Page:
Today, I am adding the element, symmetry to the list.   According to the dictionary, symmetry means:  beauty based on or characterized by such excellence of proportion.   OK, but what is proportion:  symmetry, harmony, or balance.   Sounds like a circle.   To me, symmetry means placing a pair of chairs flanking a fireplace mantel, a chest, an armoire, or a desk.   It is the balance of what is on the left equaling what is on the right.   Simply,  matching pairs:  matching lamps on matching night stands or end tables.    Symmetry means not placing things on a angle like a sofa or a bed.   Everything is on a 90 degree angle, nice, sharp and clean.   Symmetry means no asymmetry!   Asymmetry:  lack or absence of symmetry in spatial arrangements or in mathematical or logical relations.  Well, lets take math and 90 degree angles out of it.  I never did good in math, but I do know what is symmetrical.   It’s two vases on the mantel, not one on the left side and a stack of books on the right.   No.   That would never do.   Asymmetry makes me feel funny, unbalanced.  It makes me want to pull things together in a more orderly way.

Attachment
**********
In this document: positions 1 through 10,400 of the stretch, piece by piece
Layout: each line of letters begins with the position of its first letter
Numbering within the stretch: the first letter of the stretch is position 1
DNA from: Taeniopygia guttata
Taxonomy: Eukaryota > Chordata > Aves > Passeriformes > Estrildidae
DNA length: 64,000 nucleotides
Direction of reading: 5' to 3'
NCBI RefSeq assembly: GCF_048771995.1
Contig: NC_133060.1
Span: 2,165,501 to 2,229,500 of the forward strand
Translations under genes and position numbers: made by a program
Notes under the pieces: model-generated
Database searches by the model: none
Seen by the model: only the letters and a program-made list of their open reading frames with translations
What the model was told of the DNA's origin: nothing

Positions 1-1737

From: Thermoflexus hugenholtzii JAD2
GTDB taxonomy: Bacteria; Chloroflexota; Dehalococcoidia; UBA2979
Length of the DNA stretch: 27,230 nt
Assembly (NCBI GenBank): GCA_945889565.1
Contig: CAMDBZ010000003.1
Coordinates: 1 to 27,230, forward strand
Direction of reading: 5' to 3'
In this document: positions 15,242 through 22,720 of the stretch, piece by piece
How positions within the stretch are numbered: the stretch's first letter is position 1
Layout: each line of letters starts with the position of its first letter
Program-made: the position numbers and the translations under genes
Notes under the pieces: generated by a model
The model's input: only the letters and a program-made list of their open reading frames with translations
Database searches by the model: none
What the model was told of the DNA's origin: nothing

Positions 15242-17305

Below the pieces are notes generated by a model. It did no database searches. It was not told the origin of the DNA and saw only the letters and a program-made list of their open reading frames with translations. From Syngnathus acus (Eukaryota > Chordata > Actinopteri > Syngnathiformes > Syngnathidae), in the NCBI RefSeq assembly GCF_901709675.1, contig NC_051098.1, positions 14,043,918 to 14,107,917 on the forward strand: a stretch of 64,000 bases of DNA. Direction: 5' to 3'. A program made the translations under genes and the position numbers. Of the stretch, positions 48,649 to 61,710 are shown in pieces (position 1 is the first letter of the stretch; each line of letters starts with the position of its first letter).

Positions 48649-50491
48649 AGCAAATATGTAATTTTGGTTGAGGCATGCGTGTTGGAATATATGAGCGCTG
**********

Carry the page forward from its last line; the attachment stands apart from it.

To some symmetry is boring.   I suppose it can be overdone if there are pairs of different things everywhere – notice I said suppose, because nothing pleases me more than pairs of things everywhere!   I just like balanced interiors.  I like one sofa and two side chairs, that match.  I like symmetry in my pillows.  Two or four, your pick.   Symmetry extends to architecture.   In my own house there is one main wall that is not 90 degrees.  It’s slanted and I hate it to death.   I’ve obsessed over that wall for 17 years now.      I like houses with a central hallway and rooms that lead off it.  I like living rooms and dining rooms that face each other with mirror dimensions.   Of course – my own house couldn’t be more different, unfortunately.  When working with clients,  I don’t add symmetry purposely – it reveals itself naturally without much thought.   I don’t ever say, ok.  now I need to add symmetry.   It just is always there in the floor plan or in the accessories I buy.  If I buy one vase for a client – I’ll usually buy two.   I will rarely look for two night stands that aren’t matching.   It’s not that I don’t like unmatched night stands, it just wouldn’t occur to me to say – lets break all this symmetry up!!!  Bring in some element of surprise!    And saying that makes me think that maybe I just don’t understand when designers say “I like to add that element of surprise in my design.  I like to add fun or folly.”   I just don’t understand that thinking.   I like interiors to be pretty, soothing, welcoming, calming.  Fun and surprise are two adjectives I just wouldn’t use when telling a client what look I am going for.  Not that one way is better or not – like I said.  It’s all so personal.  But, look at the pictures below and see if you prefer symmetry over asymmetry: